Calm Dementia Outbursts in 3 Steps
Trying to calm dementia outbursts is an art and a skill. Anxiety and agitation are common symptoms that someone with dementia may experience. And if you are a family member caring for someone with dementia you may not know what to do. This in turn may cause you to become anxious.
And That Will Only Make the Situation Worse.
As you become upset your loved one will pick up on your energy and become more upset. It is a vicious cycle.
Here are 3 steps our caregivers use that work. Try these techniques with your loved one.
Step # 1- Adjust the environment
Are there noises that may be distracting? Turn off the TV and ask others in the house to please lower their voices. Consider moving into a quiet room. If you do not have a place like this in your home consider setting one up. This is especially helpful if there are a lot of people in the house at one time. Outside noises and distractions can be confusing for someone with dementia. This can lead to anxiety and agitation.
The quiet room may have aroma therapy and soothing music or sounds. There may be items to fidget with that can help calm. Does your loved one have a favorite blanket? Make sure to bring it into the room. Also, pay attention to your breath. Taking nice deep breaths will encourage your loved one to slow down their breathing also. And this can really help to lower anxiety levels
Step # 2- Find Activities to Distract
You may go for a walk or a drive through the neighborhood. Or you could also ask the person if they can help you with a task. It could be to look for something, fold clothes, gardening or make a smoothie to enjoy. Anything that will get their mind off of what is bothering them. Our caregivers are specially trained in caring for people with dementia. As such, they know a number of techniques that may help.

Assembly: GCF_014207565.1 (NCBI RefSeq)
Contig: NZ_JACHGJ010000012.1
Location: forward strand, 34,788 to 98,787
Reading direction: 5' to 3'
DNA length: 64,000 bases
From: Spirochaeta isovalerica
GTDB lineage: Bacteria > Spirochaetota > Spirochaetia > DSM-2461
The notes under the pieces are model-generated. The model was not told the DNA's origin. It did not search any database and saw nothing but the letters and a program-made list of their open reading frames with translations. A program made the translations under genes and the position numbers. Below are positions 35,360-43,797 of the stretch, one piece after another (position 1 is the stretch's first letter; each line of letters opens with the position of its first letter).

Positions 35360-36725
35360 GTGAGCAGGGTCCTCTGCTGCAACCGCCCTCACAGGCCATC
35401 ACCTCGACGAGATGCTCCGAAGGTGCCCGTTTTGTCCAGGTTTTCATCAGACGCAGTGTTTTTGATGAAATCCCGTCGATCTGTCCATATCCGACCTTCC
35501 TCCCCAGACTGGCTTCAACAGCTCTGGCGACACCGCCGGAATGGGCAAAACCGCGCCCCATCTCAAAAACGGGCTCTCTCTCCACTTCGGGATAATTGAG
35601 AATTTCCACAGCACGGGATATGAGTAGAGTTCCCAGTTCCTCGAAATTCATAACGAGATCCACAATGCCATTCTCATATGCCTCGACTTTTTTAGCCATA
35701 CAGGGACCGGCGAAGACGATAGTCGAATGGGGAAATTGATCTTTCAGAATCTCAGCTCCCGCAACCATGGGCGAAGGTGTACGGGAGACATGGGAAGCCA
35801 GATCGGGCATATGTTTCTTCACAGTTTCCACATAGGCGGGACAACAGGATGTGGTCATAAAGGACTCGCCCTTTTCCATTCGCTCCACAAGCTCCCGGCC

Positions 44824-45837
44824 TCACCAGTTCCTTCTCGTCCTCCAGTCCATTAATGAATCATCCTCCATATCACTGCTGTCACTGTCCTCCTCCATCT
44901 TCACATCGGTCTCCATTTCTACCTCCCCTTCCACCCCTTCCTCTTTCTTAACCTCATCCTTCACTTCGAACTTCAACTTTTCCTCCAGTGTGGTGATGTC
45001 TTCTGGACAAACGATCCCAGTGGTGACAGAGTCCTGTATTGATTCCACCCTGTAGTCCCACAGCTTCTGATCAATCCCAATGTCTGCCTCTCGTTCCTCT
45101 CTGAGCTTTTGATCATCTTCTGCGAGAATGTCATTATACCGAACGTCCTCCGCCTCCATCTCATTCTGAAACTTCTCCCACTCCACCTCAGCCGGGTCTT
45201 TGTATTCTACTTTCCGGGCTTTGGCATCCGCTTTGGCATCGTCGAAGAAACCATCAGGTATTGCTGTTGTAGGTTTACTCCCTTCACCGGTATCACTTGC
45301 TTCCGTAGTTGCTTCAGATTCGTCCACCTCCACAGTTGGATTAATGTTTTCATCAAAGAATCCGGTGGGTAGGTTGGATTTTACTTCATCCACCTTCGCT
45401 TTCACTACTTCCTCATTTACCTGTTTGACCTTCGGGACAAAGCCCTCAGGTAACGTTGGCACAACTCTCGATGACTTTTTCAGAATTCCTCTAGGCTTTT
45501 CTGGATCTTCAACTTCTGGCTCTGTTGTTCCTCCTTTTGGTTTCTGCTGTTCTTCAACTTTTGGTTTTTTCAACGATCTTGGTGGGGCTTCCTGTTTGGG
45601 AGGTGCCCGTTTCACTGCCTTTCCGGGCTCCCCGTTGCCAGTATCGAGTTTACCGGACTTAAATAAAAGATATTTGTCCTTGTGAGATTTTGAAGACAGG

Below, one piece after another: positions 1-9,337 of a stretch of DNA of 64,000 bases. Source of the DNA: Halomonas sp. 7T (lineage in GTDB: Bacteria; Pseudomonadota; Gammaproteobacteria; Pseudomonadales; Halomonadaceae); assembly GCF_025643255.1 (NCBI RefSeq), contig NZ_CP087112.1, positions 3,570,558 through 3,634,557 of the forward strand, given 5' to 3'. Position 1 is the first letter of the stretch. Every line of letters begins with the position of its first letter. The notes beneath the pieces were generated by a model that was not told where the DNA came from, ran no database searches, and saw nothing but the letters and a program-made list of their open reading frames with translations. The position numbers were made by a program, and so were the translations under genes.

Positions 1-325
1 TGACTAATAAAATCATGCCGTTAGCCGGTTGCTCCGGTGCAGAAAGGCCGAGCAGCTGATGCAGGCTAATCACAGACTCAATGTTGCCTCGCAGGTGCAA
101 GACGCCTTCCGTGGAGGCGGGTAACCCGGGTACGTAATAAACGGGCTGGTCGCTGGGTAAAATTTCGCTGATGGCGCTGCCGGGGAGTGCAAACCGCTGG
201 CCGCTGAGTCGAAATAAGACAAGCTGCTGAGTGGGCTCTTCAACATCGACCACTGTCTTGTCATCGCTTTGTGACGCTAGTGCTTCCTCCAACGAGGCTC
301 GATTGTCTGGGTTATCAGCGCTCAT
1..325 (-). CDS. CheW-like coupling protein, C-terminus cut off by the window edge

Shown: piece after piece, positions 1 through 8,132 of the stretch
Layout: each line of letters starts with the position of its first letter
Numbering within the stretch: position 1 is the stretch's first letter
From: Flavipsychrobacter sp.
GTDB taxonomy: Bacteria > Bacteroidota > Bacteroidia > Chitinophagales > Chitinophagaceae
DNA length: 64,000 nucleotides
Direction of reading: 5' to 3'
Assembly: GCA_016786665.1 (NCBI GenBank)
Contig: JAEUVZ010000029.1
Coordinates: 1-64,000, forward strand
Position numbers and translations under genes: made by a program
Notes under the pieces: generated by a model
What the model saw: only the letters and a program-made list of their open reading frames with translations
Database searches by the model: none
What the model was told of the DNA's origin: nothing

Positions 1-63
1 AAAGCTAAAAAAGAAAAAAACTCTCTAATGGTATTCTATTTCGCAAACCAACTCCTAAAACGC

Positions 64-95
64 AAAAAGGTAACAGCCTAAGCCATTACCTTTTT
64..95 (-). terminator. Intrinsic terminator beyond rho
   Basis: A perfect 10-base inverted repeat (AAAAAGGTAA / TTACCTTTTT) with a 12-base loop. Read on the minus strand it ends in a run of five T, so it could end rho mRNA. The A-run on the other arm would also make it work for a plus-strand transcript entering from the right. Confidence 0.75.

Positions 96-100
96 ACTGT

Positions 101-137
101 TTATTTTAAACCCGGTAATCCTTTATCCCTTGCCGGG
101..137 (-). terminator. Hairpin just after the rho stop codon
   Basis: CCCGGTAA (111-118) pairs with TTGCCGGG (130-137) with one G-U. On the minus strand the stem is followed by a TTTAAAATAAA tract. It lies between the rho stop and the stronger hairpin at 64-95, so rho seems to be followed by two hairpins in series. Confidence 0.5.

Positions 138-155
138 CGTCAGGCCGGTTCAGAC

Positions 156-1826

Step #3 – Calm, Listen and Reassure
Everyone wants to know that others are listening. A dementia patient is no different. Pay attention to your tone of voice and make sure that you have a smiling and reassuring face. Your loved one may not understand everything you say to them. But they will pick up on all of your non-verbal clues. And if you are anxious and upset, they will be also.
If you find that you are often getting short tempered with your loved one it is time to reach out for help. Being a good caregiver means you are aware of your limitations. A good caregiver doesn’t have to do all of the caring by themselves. They simply need to make the best choices for the one they love.
Call_281-282-0770 to schedule a tour of Light Heart Memory Care. And remember to have a light heart. Everything is going to be okay.
In honor of our founder Pat Mack we are carrying on the tradition of caring for our residents in "The Light Heart Way"
Contact Heather for more information.
Email her today for more information.
Or Give us a call today and come for a tour.